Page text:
How to Get a Car Loan


Applying for a car loan is easy. All you need to do is submit an auto loan application with the requested documentation to the lender and wait for a loan decision. But securing an auto loan with a competitive interest rate is another story.

woman in new car

You’ll need to do a little legwork and possibly get your financial ducks in a row. It may take a bit of time to get it all done, but your wallet will thank you.

Keep reading for a step-by-step guide to securing the optimal car loan for you:

Step 1: Review Your Credit Report

When lenders evaluate your auto loan application, they are concerned with two primary factors: your credit scores and your ability to repay the auto loan.

They want to make sure you have the means to make timely monthly payments. And part of making that call is by looking at your credit history and credit score to gauge how you’ve handled other debt obligations thus far.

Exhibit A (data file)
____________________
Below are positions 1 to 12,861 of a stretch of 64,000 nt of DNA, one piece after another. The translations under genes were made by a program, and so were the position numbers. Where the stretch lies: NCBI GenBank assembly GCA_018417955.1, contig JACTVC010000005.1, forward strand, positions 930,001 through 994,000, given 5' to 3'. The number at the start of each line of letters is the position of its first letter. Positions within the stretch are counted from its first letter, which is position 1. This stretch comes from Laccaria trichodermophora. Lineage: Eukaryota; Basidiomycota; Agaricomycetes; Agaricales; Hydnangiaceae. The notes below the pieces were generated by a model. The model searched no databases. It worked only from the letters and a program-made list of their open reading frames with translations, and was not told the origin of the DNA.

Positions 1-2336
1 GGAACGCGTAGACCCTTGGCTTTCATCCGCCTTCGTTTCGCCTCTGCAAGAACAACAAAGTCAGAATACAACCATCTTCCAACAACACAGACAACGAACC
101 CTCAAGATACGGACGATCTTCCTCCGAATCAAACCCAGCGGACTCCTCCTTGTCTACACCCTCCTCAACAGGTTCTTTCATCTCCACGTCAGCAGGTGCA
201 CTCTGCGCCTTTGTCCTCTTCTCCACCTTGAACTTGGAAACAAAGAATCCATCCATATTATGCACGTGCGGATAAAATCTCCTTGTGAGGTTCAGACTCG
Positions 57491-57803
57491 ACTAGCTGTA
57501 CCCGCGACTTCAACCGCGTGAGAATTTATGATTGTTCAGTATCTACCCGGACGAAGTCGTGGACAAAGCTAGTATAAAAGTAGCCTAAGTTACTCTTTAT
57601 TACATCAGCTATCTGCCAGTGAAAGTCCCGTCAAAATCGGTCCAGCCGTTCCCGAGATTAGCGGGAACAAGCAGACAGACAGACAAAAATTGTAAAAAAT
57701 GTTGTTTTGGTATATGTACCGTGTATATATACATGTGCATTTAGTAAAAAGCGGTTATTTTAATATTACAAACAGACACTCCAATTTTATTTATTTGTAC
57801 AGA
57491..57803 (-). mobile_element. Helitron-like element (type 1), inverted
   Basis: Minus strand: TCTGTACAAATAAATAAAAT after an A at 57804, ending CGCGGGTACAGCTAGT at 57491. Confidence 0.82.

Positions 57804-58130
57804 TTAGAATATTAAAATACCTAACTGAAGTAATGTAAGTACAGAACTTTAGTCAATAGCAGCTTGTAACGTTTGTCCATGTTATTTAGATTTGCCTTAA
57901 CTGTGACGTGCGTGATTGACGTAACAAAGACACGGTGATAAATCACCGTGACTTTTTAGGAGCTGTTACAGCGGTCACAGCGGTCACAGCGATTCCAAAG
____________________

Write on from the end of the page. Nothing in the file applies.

Lenders look at your credit scores to determine your interest rates and whether they will give you a loan at all. For this reason, you want to make sure your credit report doesn’t have any negative, inaccurate information that can hurt your credit scores.

Grab a free copy of your credit reports and check your credit scores. Many banks and credit card issuers also offer free credit scores.

Dispute Inaccuracies

If you spot errors on your credit report, file a dispute right away. The credit bureau has 30 days to reach out to the creditor and communicate the results to you.

If you want to get the ball rolling a little faster, you can always reach out to the creditor directly and try to resolve the issue. You can find detailed guidance on how to file a dispute here.

Step 2: Run the Numbers

What type of car are you planning to buy? First, jot down the purchase price (be sure to add on taxes and registration) and peruse the web for the average interest rate or annual percentage rate (APR). Next, use an online auto loan calculator to determine how much the car will cost you every month and over time.